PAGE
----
Does Miley Cyrus in spandex mean the "Disney Channel moment" is over?

 
 

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Sometimes I sit down at my desk and wonder what I'm going to blog about.

And then I see photos like this one of Miley Cyrus, taken at her show in Portugal over the weekend:

Now, this isn't going to a be a "Is Miley Cyrus a good role model?" post. We all know the answer to that, and it actually has less to do with her Euro-tour, crotch-grabbing leotard moment than it does with the the fact that she is an example of the very worst kind of celebrity: one with little talent, great hair, a famous parent, and the luck to have ridden a tide of corporate favoritism through a cresting cultural moment. She is a high-profile exception to the idea that success takes talent and hard work, something I think we can all agree is good for kids to come to grips with at some point.

No, instead, I like the question posed by the Washington Post's celebrity blog: Will Miley Cyrus survive her crossover attempt?

Cyrus' newfound sexuality follows her debut movie role in "The Last Song," a new album, and a very public shift away from her Disney Channel roots, and WaPo asks whether she can actually become a legitimate Hollywood talent.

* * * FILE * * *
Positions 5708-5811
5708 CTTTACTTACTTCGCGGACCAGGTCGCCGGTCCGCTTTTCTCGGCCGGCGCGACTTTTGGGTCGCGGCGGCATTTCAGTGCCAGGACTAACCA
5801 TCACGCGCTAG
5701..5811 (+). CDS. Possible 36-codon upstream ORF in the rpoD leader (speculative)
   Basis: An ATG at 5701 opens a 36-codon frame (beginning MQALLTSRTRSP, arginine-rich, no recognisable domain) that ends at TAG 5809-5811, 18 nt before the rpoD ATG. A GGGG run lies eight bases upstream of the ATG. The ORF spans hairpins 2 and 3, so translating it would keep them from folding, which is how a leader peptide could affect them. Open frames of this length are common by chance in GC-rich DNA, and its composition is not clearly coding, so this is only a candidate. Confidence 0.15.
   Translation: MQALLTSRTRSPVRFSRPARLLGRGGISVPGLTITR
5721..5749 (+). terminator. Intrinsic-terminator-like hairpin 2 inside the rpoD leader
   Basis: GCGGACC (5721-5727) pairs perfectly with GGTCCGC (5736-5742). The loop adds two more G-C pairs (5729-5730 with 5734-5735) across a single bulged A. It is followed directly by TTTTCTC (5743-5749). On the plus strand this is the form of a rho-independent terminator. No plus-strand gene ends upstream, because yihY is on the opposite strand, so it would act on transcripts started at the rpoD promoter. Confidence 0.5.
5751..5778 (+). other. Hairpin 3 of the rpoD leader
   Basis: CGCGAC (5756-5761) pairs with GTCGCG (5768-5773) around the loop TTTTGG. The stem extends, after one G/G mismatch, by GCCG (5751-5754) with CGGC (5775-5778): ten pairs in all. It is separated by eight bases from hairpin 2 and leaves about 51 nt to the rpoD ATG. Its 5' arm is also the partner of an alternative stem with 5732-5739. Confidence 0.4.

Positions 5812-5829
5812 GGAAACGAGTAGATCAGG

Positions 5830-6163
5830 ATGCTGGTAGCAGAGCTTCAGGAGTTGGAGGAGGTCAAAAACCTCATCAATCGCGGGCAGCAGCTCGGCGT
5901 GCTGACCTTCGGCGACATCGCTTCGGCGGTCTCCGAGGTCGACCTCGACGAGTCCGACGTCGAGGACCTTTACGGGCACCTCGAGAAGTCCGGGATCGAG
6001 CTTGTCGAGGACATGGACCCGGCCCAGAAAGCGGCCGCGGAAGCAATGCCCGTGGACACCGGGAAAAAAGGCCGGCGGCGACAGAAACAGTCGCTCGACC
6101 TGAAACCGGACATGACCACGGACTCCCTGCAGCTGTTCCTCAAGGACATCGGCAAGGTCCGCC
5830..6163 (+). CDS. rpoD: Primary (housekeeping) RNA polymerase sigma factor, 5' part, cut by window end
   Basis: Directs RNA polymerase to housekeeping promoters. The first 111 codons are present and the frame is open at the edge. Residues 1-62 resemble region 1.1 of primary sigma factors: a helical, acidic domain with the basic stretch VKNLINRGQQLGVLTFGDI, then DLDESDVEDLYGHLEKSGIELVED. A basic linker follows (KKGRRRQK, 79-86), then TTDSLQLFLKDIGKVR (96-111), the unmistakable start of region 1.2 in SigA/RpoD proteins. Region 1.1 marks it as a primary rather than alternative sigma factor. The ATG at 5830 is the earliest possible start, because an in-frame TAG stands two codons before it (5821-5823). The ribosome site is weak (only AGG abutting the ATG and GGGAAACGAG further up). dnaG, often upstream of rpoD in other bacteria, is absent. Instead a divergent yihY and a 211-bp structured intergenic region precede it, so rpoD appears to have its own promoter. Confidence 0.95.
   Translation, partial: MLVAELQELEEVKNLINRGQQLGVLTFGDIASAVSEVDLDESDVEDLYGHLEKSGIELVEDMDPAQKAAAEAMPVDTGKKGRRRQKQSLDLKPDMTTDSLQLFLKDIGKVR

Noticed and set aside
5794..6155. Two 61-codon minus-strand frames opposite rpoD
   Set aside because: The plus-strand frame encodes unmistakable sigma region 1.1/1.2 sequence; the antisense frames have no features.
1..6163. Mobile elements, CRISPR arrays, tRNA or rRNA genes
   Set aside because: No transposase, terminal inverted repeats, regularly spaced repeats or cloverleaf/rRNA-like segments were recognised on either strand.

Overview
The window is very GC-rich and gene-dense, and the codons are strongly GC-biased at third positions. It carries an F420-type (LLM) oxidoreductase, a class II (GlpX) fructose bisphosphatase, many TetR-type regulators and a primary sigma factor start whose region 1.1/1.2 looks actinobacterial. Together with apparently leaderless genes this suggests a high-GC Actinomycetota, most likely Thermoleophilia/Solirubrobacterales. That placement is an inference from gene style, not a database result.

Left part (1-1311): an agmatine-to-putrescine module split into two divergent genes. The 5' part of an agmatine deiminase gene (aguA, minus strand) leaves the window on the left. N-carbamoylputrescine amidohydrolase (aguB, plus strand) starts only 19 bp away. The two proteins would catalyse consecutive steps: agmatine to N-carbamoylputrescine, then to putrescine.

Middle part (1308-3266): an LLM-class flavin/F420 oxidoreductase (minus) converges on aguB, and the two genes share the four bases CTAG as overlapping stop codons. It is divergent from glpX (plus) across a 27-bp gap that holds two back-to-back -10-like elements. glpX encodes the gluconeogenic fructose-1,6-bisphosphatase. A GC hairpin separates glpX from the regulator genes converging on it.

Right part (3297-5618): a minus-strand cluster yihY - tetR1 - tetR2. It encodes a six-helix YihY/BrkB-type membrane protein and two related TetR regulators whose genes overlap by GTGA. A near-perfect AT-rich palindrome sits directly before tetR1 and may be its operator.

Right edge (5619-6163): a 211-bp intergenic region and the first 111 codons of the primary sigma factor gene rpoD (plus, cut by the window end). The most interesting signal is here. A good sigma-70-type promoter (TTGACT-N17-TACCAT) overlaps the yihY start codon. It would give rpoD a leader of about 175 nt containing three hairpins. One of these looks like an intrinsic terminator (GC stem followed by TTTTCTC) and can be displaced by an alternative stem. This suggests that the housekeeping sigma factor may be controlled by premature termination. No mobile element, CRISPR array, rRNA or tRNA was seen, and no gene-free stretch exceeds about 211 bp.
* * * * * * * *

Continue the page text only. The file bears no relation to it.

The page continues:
The answer, I think, is no, since at some point, people are going to realize that she doesn't actually sing or act very well. But that's neither here nor there.

The interesting implication of Miley spreading her wings is that the Disney Channel moment has passed.

In the early 2000s, Disney built an empire on the squeaky-clean personas of Hilary Duff and Raven Anderson. They were funny, cute, and delivered their lines with enough believability to pass onscreen. Tweens loved watching them and, what's more, parents didn't hate watching them. Cha-ching!

Yes, child stars will naturally become young adult stars, and new young 'uns will be there to replace them (see: The Suite Life on Deck, Selena Gomez, etc.). But it's my sense that the crowd that loved Miley and the Jonas Brothers when they were young and harmless is following them as they shed that image, not looking for replacements on the Disney Channel's new lineup.

And that's a shame, because in Cyrus' case, shedding that image often means shedding quite a few clothes, too. And remember, she's only 17. Also, only marginally talented.

 
 





 
 
 
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